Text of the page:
Last spring and summer I went through an obsession about my precision. My rifle would almost be sub-minute for a few shots and then one would just go crazy. It makes a person go through a quasi-bipolar emotional cycle with the rifle. Using extreme spread as a group measure exacerbates this, as it only measures the worst shots. Statistically speaking, the very worst shots are less likely, so you might see a decent group or two before things go completely haywire, which for me made me start thinking I’d finally fixed my shooting problem (which turned out to be a rifle problem), before having my hopes smashed against the rocks with a wild shot.

When using what Ballistipedia describes as an invariant measure, the outlier really won’t affect the numbers that much. It’s just part of the total performance. Additionally, it’s easier to spot small differences in performance over the long term, for example, between the 155 grain Amax and the 168 grain Match King.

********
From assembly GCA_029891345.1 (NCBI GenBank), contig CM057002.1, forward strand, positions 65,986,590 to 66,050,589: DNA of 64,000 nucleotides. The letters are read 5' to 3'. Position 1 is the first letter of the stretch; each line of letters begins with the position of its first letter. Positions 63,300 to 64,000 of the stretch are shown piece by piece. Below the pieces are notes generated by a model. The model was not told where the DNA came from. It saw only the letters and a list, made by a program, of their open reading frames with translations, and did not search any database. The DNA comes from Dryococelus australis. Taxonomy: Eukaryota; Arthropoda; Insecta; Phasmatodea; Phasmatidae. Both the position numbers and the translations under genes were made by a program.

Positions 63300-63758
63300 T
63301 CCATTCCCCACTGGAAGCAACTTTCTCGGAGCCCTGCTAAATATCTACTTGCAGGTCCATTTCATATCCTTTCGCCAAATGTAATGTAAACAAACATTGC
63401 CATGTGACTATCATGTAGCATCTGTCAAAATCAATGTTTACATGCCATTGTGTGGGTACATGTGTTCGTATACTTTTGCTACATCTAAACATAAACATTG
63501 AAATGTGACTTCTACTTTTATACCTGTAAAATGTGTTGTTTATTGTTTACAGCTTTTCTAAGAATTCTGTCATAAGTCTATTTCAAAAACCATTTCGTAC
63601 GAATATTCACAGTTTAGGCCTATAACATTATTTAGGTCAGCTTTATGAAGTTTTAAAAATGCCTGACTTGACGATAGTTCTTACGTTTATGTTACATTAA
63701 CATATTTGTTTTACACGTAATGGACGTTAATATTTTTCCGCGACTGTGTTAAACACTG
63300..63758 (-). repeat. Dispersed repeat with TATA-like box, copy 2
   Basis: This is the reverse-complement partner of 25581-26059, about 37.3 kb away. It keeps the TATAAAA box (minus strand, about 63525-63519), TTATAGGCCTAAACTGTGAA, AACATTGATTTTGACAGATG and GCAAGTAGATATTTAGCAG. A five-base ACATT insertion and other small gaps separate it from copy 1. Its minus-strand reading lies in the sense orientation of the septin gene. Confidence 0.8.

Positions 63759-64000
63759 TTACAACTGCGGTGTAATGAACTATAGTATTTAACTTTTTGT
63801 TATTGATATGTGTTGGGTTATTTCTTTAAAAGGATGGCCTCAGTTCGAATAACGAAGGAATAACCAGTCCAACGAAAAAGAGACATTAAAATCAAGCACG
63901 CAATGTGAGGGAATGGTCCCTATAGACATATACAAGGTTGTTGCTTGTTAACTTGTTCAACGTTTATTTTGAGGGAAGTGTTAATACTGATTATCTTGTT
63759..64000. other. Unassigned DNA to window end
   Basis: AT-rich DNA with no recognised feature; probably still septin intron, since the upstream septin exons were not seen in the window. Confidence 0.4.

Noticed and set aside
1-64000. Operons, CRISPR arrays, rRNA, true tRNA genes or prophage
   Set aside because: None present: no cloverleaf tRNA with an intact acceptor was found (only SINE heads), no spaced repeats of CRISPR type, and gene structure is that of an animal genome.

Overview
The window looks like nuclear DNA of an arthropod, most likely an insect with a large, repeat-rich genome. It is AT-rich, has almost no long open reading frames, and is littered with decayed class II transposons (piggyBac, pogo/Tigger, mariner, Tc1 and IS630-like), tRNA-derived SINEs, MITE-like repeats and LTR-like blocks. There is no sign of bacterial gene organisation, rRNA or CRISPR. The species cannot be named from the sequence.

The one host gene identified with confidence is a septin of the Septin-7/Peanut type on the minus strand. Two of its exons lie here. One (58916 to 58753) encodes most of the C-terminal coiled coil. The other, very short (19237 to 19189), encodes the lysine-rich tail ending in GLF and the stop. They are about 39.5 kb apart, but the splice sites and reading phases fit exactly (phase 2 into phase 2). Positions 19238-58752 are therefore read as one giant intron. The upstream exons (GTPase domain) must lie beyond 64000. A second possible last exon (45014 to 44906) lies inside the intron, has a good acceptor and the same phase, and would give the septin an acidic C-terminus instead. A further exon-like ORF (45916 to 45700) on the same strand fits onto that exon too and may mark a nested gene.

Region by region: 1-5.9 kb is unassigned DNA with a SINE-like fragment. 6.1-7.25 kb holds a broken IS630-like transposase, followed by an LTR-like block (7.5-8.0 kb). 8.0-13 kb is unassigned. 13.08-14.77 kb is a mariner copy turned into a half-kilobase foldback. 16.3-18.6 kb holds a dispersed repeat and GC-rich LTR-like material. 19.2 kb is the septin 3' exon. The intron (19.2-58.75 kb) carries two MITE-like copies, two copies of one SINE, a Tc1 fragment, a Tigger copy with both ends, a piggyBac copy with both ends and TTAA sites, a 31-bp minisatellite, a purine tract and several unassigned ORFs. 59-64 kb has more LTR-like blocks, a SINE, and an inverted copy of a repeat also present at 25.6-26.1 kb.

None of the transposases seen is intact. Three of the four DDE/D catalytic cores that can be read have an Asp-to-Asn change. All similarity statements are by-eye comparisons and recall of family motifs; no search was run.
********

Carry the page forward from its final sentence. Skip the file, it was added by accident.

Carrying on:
Since I’ve been primarily using mean radius to evaluate my performance, I’m much more practical and even keeled in evaluating my shooting. Realizing that “dispersion happens” has really removed most of the emotional baggage that I still see most shooters dealing with. I feel sorry for them, but it’s hard to get people to realize sometimes how something just a little different can change how they think and feel about things. Sometimes, just a little different perspective from which to view things can make the picture so much more clear.

9 thoughts on “Then and Now: What’s Changed- #3 Measuring Groups

  1. Mongo glad Sheriff Rifleslinger do number magic so Mongo not have to, but Mongo head hurt again anyway.

    Mongo only care about three things: can Mongo hit target with first shot, how long it takes, and if target tastes good (Mongo eat target regardless, but still good to know).

  2. I have a booklet, “Statistical Measures of Accuracy for Riflemen and Missile Engineers” by Frank Chubb, PhD. In it he compares a whole lot of different measures:
    Standard deviation of x or of y
    Extreme vertical and horizontal dispersion
    Mean vertical and horizontal dispersion
    Radial Standard Deviation
    Figure of merit
    Mean Radius
    Extreme Spread (aka “group size”)